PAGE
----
Some may consider the proposed pivots for policy-design to be not more than a “pious” wish in view of open resistance in contemporary societies to evidence and facts. However, it is a proposal (from a geoscience perspective) to counter dystopian visions of future worlds and call to adjust societies' scientific culture (Nagy and Bohle, 2021) and education system (Marone and Bouzo, 2021). It seems appropriate, also drawing on other experiences (Arroyo, 2017), that the successful governance of adaptation to the anthropogenic global change shall emphasize the “autonomy” and “trustworthiness” of the human agent and call for a society with a “scientific culture” and “culture of inclusive justice.” Such a geo-philosophical orientation may serve “[w]hen Humans formed an independent relation with Earth [to be] left to choose between a path of care and a path of neglect” (Hamilton, 2017, p. 150).

Data Availability Statement

The original contributions presented in the study are included in the article/supplementary material, further inquiries can be directed to the corresponding author/s.

Author Contributions

MB conceptualized the study. MB and EM developed the matter and wrote the paper. Both authors contributed to the article and approved the submitted version.

Conflict of Interest

The authors declare that the research was conducted in the absence of any commercial or financial relationships that could be construed as a potential conflict of interest.

Publisher's Note

All claims expressed in this article are solely those of the authors and do not necessarily represent those of their affiliated organizations, or those of the publisher, the editors and the reviewers. Any product that may be evaluated in this article, or claim that may be made by its manufacturer, is not guaranteed or endorsed by the publisher.

Footnotes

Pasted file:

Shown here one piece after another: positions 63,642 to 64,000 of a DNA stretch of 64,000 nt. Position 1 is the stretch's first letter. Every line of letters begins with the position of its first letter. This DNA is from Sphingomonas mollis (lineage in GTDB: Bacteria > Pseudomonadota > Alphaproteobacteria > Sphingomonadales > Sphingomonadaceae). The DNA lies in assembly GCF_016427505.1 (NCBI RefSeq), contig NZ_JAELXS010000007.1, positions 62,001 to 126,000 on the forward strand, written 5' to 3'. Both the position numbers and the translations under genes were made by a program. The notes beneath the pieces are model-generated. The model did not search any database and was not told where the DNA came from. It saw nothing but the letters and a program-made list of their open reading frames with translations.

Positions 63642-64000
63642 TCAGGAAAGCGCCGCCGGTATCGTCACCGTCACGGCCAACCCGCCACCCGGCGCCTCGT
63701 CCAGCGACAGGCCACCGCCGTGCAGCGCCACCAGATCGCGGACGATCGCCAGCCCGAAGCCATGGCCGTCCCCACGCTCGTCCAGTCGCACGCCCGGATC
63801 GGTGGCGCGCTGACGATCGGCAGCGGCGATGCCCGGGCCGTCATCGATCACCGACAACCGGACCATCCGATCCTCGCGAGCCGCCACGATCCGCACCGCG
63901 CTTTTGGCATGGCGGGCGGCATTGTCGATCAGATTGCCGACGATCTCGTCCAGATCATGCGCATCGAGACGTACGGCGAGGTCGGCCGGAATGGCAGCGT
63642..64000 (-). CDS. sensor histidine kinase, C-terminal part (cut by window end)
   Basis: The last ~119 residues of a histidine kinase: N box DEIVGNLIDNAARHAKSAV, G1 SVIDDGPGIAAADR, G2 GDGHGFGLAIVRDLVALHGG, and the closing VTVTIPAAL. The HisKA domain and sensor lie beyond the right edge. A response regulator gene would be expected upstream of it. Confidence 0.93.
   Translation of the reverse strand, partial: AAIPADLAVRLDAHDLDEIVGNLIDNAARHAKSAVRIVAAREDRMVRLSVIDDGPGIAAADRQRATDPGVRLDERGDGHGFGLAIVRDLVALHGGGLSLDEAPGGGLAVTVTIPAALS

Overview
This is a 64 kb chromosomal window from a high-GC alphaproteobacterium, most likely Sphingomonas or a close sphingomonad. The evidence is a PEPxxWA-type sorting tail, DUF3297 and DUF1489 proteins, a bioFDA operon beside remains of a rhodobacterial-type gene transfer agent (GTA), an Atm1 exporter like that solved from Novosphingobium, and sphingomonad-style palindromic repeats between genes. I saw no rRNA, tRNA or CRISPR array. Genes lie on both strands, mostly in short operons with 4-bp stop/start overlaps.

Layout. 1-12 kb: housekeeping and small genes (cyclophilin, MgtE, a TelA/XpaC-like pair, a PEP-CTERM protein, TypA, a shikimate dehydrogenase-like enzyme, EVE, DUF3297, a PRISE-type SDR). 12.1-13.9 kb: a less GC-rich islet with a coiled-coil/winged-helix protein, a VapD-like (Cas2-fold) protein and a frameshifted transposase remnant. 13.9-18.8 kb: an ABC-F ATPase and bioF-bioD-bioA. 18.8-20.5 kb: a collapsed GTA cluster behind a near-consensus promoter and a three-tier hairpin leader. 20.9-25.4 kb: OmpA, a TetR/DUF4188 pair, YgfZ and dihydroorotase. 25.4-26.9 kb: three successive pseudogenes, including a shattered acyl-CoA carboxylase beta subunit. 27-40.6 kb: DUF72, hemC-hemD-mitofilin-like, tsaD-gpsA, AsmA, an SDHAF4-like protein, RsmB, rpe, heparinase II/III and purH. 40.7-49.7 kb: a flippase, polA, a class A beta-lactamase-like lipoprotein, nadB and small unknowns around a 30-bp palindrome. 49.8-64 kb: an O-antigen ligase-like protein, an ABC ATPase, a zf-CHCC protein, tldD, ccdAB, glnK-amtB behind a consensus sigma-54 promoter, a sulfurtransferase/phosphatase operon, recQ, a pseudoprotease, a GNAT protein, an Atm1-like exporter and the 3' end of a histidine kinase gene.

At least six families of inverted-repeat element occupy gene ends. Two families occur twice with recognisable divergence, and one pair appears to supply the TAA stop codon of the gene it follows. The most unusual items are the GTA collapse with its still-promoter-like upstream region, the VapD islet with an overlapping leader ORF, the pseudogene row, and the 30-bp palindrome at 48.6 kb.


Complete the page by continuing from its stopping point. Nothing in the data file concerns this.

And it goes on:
1. ^As acknowledged by the 2021 Nobel prize in Physics.

2. ^https://coronavirus.jhu.edu/map.html (5th November 2021).

3. ^https://www.ipcc.ch/assessment-report/ar6/

4. ^https://www.ndr.de/geschichte/chronologie/Die-Grote-Mandraenke-Schicksalhafte-Fluten-1362-und-1634,grotemandraenke101.html

5. ^It is a different debate how philosophical, cultural, social or political views of investigators influence, for example, the choice of the research question, object of the study, or study method. Also, the object of a study, method and finding can be described only with finite accuracy. Hence, reproducibility is given ‘within error margins'. Finally, scientific knowledge systems constrain the thinkable and evolve (Renn, 2020).

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Keywords: managed retreat, sea level rise, COVID-19, socio-ecological systems, Human-Earth Nexus

Citation: Bohle M and Marone E (2022) Phronesis at the Human-Earth Nexus: Managed Retreat. Front. Polit. Sci. 4:819930. doi: 10.3389/fpos.2022.819930

Received: 22 November 2021; Accepted: 01 February 2022;
Published: 24 February 2022.

Edited by:

Lorenzo Posocco, University College Dublin, Ireland

Reviewed by:

David Mogk, Montana State University, United States
César de Oliveira Ferreiraa Silva, StormGeo, Norway

Copyright © 2022 Bohle and Marone. This is an open-access article distributed under the terms of the Creative Commons Attribution License (CC BY). The use, distribution or reproduction in other forums is permitted, provided the original author(s) and the copyright owner(s) are credited and that the original publication in this journal is cited, in accordance with accepted academic practice. No use, distribution or reproduction is permitted which does not comply with these terms.

*Correspondence: Martin Bohle, martin.bohle@ronininstitute.org